These algae-filled “urban curtains” suck CO2 from the air

Adding fast-growing microbes to the surfaces of buildings: An innovative way to clean up the air and expand the definition of urban greenery.

Worldwide, CO2 emissions are reaching a breaking point, and in Ireland, local leaders are devising strategies to halt the trend. As the country works on large-scale solutions like scaling up wind power and electric cars, a building in Dublin recently tested a smaller intervention: an “urban curtain” that sucks in polluted air and feeds it to algae.


The installation, called Photo.Synth.Etica, temporarily covered the first and second floor of a building in Dublin Castle in early November. In the design, large bio-plastic sheets, each more than 20 feet long, contain built-in channels filled with algae. Dirty air enters the bottom and bubbles up to the algae, which captures CO2 and pollutants, and fresh oxygen is released at the top. The curving path of the channels helps optimize the flow. In the Dublin installation, the design captured around one kilogram of CO2 from the air each day, or roughly as much as 20 large trees.

Claudia Pasquero and Marco Poletto [Photo: NAARO]

The design “rethinks the skin of a building as a live system,” say architects Claudia Pasquero and Marco Poletto, whose London-based firm, ecoLogicStudio, created the installation during the Climate Innovation Summit. The concept “envisions a future where buildings can be alive and therefore be able to produce energy [and] metabolize pollutants as well as become bio-sensors in the city.”

Fast-growing algae, Pasquero says, are more photosynthetic than trees. Algae can also be harvested and used to make food or produce energy. “Why should we limit our understanding of urban greens to trees and plants?” she says.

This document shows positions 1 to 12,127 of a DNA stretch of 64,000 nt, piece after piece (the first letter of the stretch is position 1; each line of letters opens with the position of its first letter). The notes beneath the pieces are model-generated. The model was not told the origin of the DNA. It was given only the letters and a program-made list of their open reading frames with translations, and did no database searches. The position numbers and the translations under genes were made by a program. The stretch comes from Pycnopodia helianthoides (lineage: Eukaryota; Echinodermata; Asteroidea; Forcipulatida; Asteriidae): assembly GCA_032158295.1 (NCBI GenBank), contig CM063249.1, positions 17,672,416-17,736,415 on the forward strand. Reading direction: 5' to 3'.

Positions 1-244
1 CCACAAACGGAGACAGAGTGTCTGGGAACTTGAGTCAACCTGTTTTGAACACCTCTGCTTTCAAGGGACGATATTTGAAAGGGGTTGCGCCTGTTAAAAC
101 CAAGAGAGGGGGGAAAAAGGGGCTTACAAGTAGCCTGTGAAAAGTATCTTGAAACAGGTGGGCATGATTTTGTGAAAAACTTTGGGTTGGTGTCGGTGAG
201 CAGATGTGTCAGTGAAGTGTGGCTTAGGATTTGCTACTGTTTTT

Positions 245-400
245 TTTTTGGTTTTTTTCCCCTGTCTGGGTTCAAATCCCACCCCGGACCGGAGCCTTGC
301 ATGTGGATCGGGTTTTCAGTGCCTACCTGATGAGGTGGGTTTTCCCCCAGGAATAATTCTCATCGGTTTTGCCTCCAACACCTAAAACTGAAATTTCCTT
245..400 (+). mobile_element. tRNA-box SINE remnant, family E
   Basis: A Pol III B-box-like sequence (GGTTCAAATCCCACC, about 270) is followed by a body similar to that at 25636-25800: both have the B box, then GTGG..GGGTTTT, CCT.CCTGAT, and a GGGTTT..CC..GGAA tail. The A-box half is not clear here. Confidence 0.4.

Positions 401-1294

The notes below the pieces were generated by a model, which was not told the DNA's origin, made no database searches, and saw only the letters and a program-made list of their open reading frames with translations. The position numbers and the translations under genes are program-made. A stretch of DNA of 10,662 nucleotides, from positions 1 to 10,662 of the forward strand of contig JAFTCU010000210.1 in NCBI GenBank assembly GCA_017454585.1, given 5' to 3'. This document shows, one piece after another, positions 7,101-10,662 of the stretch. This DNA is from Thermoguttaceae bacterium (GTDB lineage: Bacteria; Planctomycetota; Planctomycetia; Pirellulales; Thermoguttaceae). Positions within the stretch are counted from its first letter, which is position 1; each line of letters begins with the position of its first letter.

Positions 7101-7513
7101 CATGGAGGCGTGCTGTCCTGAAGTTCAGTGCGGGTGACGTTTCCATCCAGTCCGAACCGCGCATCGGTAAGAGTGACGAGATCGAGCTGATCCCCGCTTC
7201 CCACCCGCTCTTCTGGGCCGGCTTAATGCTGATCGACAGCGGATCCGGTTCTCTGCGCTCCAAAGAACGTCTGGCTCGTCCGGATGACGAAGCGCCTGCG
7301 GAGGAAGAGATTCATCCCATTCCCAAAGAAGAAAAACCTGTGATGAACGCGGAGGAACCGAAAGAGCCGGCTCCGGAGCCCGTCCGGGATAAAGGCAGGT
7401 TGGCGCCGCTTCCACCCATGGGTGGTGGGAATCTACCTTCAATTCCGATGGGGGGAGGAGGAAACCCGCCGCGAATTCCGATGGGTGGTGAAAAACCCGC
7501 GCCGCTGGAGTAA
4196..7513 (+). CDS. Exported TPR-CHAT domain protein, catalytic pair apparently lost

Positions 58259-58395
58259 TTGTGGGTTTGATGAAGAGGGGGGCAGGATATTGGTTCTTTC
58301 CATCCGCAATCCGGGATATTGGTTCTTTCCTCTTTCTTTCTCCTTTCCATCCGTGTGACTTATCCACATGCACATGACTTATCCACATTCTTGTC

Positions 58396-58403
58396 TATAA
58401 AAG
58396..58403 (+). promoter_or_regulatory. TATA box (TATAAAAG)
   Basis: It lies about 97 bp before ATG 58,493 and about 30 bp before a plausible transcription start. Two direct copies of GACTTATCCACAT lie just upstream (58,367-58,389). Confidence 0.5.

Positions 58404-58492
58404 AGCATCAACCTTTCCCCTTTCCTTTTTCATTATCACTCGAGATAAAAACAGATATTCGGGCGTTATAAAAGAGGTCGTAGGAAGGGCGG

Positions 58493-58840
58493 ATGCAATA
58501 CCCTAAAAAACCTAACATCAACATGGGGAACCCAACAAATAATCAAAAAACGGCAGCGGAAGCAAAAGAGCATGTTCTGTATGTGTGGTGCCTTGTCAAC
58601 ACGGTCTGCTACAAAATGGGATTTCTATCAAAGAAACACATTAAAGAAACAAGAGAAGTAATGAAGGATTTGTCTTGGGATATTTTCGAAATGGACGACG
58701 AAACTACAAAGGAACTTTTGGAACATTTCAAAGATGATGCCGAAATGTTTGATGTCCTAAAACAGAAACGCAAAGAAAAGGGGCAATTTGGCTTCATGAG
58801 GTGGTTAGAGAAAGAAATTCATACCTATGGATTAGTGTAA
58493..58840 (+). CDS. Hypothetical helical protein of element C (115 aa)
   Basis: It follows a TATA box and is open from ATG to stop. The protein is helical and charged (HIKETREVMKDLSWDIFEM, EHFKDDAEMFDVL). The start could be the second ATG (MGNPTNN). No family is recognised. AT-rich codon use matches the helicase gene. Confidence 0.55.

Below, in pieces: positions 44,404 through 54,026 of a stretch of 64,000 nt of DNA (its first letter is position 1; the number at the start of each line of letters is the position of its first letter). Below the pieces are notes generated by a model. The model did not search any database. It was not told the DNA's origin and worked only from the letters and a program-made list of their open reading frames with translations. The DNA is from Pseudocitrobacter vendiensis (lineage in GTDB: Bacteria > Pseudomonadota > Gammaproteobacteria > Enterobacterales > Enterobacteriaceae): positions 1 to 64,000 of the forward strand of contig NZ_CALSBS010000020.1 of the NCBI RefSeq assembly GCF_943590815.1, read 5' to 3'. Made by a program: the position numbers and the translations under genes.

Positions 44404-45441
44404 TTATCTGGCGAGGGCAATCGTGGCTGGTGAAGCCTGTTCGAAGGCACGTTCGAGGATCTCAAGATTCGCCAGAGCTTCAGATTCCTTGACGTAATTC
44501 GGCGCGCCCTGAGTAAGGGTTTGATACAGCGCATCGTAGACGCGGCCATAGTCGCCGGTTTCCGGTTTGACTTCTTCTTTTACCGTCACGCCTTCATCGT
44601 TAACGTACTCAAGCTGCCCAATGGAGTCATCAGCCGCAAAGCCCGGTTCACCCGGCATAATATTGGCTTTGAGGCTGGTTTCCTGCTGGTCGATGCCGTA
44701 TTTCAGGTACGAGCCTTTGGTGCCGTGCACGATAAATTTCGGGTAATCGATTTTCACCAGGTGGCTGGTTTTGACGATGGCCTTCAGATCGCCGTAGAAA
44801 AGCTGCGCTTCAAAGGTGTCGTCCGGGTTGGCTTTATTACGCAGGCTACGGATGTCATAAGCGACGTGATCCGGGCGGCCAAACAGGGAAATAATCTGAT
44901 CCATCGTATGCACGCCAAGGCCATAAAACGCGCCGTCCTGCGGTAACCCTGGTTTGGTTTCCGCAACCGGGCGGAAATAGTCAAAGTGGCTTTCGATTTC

Spirogyra [Image: courtesy of Synthetic Landscape Lab Innsbruck University]

It’s not the first facade to use algae on a building. In Hamburg, Germany, an apartment building covered with algae-filled bioreactors provides its own heat as the algae simultaneously shades the building. But that design was both permanent and expensive. The Dublin installation is more like a design from Italian architect Cesare Griffa, who designed a lightweight “bio-digital canopy” for a previous exhibition in Milan. The carbon-sucking facades aren’t an alternative to larger changes–society at large still needs to achieve the gargantuan task of reaching net-zero emissions by the middle of the century. But algae could help offset some fraction of the emissions along the way and help clean polluted urban air.

The design “suggests a new model of production for the post-Anthropocene,” says Pasquero. In an era defined by the problems caused by humans, the designers say, it makes sense to turn to biological intelligence for solutions–in the same way that biology could help grow meat without livestock or make fake leather from mushrooms.

The architects are currently working on a permanent installation of the design for a new microbe museum in Austria, and exploring possibilities for large-scale production.


About the author

Adele Peters is a staff writer at Fast Company who focuses on solutions to some of the world's largest problems, from climate change to homelessness. Previously, she worked with GOOD, BioLite, and the Sustainable Products and Solutions program at UC Berkeley, and contributed to the second edition of the bestselling book "Worldchanging: A User's Guide for the 21st Century."